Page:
Chelsea manager Emma Hayes is upset with the officiating in her club’s 2-2 draw against Real Madrid on Wednesday.
Controversial decisions “robbed” the English club from a win in its first match of the Champions League group stage, Hayes said. In the second half, two key decisions went against the Blues, with a questionable penalty awarded to Madrid in the 78th minute and a would-be last-minute winner for Chelsea ruled offside.
“I think we’ve been robbed of what should have been a 3-1 game,” said Hayes, who has been named head coach of the U.S. women’s national team.
Video assistant referee (VAR) review was not available. After the match, UEFA released a statement on VAR is being rolled out gradually across its competitions, though it did not provide any timeline for when it might come to the Women’s Champions League group stage.
“UEFA already plans to implement VAR at the UEFA Women’s Nations League finals next year and will continuously evaluate the possibility to implement VAR in competitions or stages of competitions where it hasn’t been so far,” the statement read.
In the fifth and final minute of stoppage time of Wednesday’s draw, Chelsea scored on a close-range goal from Niamh Charles. But the flag was raised for offside, to the confusion of coaches and players alike. While Kerr was in an offside position, it was not in a way that impacted play, Hayes said.
“It’s embarrassing,” Hayes said. “I had to check because Niamh’s onside, but the reason the goal was ruled offside was because Sam [Kerr] was interfering with the goalkeeper.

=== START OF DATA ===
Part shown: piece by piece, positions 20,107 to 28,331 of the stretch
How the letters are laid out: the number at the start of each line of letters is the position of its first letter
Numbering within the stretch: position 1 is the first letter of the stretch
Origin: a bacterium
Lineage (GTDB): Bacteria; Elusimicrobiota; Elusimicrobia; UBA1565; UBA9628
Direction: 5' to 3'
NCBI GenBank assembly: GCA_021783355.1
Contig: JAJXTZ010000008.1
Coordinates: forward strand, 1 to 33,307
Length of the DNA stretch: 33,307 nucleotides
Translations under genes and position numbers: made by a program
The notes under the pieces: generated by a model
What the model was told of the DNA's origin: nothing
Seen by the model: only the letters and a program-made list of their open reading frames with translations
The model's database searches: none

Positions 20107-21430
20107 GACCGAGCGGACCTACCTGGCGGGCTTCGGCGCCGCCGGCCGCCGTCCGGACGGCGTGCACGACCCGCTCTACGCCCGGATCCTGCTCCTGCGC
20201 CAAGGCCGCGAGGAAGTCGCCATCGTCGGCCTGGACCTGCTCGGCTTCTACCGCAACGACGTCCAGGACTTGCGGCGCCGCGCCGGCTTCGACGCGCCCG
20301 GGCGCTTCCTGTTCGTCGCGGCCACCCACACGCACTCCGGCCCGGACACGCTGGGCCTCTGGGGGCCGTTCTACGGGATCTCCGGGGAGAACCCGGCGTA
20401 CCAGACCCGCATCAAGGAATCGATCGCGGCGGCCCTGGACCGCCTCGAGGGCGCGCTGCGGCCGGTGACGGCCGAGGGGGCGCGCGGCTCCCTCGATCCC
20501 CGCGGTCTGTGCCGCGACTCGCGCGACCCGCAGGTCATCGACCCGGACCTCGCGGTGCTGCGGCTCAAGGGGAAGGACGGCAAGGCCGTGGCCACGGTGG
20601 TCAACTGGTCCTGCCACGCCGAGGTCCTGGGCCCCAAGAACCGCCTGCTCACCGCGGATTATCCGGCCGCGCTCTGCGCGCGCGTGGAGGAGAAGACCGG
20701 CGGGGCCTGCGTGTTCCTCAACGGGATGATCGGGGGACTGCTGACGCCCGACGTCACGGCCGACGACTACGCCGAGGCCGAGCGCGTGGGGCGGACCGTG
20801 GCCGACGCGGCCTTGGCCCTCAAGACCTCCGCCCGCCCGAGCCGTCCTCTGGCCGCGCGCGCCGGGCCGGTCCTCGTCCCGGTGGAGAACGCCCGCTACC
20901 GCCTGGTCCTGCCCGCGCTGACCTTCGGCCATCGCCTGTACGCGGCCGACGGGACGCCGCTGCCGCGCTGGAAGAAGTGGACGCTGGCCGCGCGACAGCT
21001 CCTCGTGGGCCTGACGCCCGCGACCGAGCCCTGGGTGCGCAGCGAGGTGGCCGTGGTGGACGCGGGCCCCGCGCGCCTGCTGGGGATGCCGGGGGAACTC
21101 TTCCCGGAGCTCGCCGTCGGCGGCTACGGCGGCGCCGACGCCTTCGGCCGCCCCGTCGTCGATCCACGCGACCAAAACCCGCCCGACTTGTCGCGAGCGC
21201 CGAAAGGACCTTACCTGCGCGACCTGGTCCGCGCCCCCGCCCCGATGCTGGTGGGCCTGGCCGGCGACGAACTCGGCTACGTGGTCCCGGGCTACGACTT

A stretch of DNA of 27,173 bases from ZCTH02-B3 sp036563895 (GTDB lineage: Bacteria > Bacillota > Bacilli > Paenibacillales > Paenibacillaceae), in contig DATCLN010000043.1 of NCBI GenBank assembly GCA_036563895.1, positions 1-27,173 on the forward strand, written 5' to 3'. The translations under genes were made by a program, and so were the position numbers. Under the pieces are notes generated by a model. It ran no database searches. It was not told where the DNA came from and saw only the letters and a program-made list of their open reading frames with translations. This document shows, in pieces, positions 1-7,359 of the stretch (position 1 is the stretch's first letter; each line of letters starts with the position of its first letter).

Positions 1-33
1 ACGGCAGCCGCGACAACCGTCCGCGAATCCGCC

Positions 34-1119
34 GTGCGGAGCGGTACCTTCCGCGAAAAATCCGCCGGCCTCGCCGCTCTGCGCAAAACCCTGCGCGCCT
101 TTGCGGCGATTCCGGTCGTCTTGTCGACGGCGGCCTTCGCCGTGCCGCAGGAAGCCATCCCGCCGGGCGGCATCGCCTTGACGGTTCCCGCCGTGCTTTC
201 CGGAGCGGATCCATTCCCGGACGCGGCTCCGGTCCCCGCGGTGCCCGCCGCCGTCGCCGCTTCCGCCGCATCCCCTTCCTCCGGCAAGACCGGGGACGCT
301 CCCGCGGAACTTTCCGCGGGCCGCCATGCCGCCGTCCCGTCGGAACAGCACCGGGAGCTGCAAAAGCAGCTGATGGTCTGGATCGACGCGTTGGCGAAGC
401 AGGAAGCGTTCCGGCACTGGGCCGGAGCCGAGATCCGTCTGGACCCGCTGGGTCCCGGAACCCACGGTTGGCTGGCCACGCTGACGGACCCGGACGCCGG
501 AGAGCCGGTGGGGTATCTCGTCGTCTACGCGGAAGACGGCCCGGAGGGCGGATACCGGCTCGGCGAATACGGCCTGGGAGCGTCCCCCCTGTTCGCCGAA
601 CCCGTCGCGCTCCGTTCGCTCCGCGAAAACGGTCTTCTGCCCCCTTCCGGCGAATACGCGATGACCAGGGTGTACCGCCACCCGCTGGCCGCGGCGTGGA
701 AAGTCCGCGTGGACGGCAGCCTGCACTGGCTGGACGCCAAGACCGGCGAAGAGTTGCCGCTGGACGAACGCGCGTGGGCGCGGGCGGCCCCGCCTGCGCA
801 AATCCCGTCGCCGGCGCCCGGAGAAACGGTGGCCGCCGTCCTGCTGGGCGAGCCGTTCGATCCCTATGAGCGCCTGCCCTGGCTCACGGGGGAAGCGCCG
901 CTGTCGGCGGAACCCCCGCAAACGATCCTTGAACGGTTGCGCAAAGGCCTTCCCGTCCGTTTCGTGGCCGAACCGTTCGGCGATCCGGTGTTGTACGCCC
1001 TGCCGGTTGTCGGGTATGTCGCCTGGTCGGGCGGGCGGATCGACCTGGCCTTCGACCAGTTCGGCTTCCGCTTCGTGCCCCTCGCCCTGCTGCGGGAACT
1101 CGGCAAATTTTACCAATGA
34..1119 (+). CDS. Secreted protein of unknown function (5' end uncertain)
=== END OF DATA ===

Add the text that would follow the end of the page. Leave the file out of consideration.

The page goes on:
“[Kerr is] about seven yards away from the goalkeeper, she’s nowhere near her, so I cannot understand the decision whatsoever.”
Following the draw, other players called out the lack of VAR, which isn’t set to be used in Champions League competition until the knockout rounds.
“I think it has to be used in the Champions League from minute one when the group stage starts,” Barcelona winger Caroline Graham Hansen said Thursday. “Every year we are doing things to improve [the game], but it’s clear that it should be utilised in the group phase as well as the knockouts.
“Like [this week], the games are intense, there are a lot of decisive situations and, at the end of the day, I think everyone just wants games to end with the result as it should end. If we can have help, that helps.”
Her teammate Salma Paralluelo echoed the calls for VAR.
“At the end of the day, VAR is a tool that makes things as fair as possible on the pitch because of the support it provides,” Paralluelo said. “Not having it can lead to wrong decisions. We need it both in the league and in the Champions League [group phase]. I think it is super necessary.”